Highly functionalized terpyridines as competitive inhibitors of AKAP-PKA interactions
Schäfer(*), G., Milic(*), J., Eldahshan, A., Götz(*), F., Zühlke(*), K., Schillinger, C., Kreuchwig, A., Elkins(*), J. M., Abdul Azeez(*), K. R., Oder(*), A., Moutty(*), M. C., Masada(*), N., Beerbaum, M., Schlegel, B., Niquet(*), S., Schmieder, P., Krause, G., von Kries, J. P., Cooper(*), D. M., Knapp(*), S., Rademann, J., Rosenthal(*), W.; Klussmann(*), E.
Angew Chem Int Ed Engl, 52:12187-12191

Tags: Medicinal Chemistry (Rademann), Screening Unit (von Kries), Solution NMR (Schmieder)

What Goes around Comes around-A Comparative Study of the Influence of Chemical Modifications on the Antimicrobial Properties of Small Cyclic Peptides
Scheinpflug, K., Nikolenko, H., Komarov(*), I. V., Rautenbach(*), M.; Dathe, M.
Pharmaceuticals (Basel), 6:1130-1144

Tags: Peptide-Lipid-Interaction/ Peptide Transport (Dathe)

Abstract: Tryptophan and arginine-rich cyclic hexapeptides of the type cyclo-RRRWFW combine high antibacterial activity with rapid cell killing kinetics, but show low toxicity in human cell lines. The peptides fulfil the structural requirements for membrane interaction such as high amphipathicity and cationic charge, but membrane permeabilisation, which is the most common mode of action of antimicrobial peptides (AMPs), could not be observed. Our current studies focus on elucidating a putative membrane translocation mechanism whereupon the peptides might interfere with intracellular processes. These investigations require particular analytical tools: fluorescent analogues and peptides bearing appropriate reactive groups were synthesized and characterized in order to be used in confocal laser scanning microscopy and HPLC analysis. We found that minimal changes in both the cationic and hydrophobic domain of the peptides in most cases led to significant reduction of antimicrobial activity and/or changes in the mode of action. However, we were able to identify two modified peptides which exhibited properties similar to those of the cyclic parent hexapeptide and are suitable for subsequent studies on membrane translocation and uptake into bacterial cells.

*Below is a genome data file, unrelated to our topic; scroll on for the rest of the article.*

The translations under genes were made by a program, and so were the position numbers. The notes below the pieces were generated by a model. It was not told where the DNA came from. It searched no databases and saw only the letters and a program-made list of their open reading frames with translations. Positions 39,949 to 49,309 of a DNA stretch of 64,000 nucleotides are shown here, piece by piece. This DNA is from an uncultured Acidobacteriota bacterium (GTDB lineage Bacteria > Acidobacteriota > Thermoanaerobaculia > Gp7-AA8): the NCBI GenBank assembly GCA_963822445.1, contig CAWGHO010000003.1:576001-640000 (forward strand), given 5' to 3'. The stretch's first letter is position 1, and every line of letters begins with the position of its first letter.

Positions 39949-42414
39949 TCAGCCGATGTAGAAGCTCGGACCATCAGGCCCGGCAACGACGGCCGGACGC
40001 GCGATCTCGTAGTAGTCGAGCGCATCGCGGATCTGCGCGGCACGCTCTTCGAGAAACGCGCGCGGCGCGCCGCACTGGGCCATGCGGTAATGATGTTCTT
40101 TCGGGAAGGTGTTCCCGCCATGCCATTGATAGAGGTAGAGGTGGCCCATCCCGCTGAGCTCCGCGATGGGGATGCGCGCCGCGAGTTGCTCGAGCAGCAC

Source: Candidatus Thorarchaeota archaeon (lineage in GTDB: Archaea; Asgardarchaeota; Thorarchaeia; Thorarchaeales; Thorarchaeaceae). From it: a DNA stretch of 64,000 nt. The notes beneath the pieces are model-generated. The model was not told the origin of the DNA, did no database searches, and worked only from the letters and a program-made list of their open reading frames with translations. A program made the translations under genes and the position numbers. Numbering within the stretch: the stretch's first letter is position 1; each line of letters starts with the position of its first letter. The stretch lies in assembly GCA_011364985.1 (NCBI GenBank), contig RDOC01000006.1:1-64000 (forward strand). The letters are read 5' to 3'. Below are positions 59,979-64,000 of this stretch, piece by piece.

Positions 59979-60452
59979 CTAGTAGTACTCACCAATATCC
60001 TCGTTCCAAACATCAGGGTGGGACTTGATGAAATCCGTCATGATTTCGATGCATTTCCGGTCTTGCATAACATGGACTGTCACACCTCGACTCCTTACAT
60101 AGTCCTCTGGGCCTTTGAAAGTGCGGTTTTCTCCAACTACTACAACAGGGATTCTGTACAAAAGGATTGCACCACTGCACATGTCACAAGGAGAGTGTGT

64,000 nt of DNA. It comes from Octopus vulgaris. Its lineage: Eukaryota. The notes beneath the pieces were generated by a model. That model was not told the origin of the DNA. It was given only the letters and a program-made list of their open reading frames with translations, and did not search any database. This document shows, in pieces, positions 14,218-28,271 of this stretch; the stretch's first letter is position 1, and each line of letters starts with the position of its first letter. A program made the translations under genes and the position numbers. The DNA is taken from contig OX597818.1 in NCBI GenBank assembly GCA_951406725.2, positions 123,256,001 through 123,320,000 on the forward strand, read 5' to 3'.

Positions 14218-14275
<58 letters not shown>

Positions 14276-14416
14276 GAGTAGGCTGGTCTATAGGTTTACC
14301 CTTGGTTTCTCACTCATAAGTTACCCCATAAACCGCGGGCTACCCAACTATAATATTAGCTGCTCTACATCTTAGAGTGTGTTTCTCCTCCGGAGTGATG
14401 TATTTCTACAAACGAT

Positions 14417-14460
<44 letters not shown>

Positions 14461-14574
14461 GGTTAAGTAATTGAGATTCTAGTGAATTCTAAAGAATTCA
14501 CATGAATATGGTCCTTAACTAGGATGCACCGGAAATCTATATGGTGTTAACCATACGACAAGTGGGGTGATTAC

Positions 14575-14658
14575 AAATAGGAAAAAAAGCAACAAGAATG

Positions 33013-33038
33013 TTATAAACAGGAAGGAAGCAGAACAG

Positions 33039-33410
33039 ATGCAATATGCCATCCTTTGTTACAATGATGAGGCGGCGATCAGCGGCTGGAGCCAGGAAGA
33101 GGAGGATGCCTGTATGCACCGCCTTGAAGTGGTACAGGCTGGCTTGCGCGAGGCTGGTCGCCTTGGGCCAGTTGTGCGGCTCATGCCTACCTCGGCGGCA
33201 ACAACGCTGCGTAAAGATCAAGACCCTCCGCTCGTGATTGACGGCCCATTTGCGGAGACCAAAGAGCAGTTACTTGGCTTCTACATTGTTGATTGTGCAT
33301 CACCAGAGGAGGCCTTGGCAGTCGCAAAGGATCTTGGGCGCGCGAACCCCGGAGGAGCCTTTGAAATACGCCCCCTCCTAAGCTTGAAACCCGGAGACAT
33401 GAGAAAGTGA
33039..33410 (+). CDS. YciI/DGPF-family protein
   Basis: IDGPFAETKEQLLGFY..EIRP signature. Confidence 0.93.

Small-molecule screening identifies modulators of aquaporin-2 trafficking
Bogum, J., Faust(*), D., Zühlke, K., Eichhorst, J., Moutty, M. C., Furkert, J., Eldahshan(*), A., Neuenschwander, M., von Kries, J. P., Wiesner, B., Trimpert(*), C., Deen(*), P. M., Valenti(*), G., Rosenthal(*), W.; Klussmann(*), E.
Journal of the American Society of Nephrology : JASN, 24:744-758

Tags: Cellular Imaging (Wiesner), Screening Unit (von Kries), Anchored Signaling (Klussmann)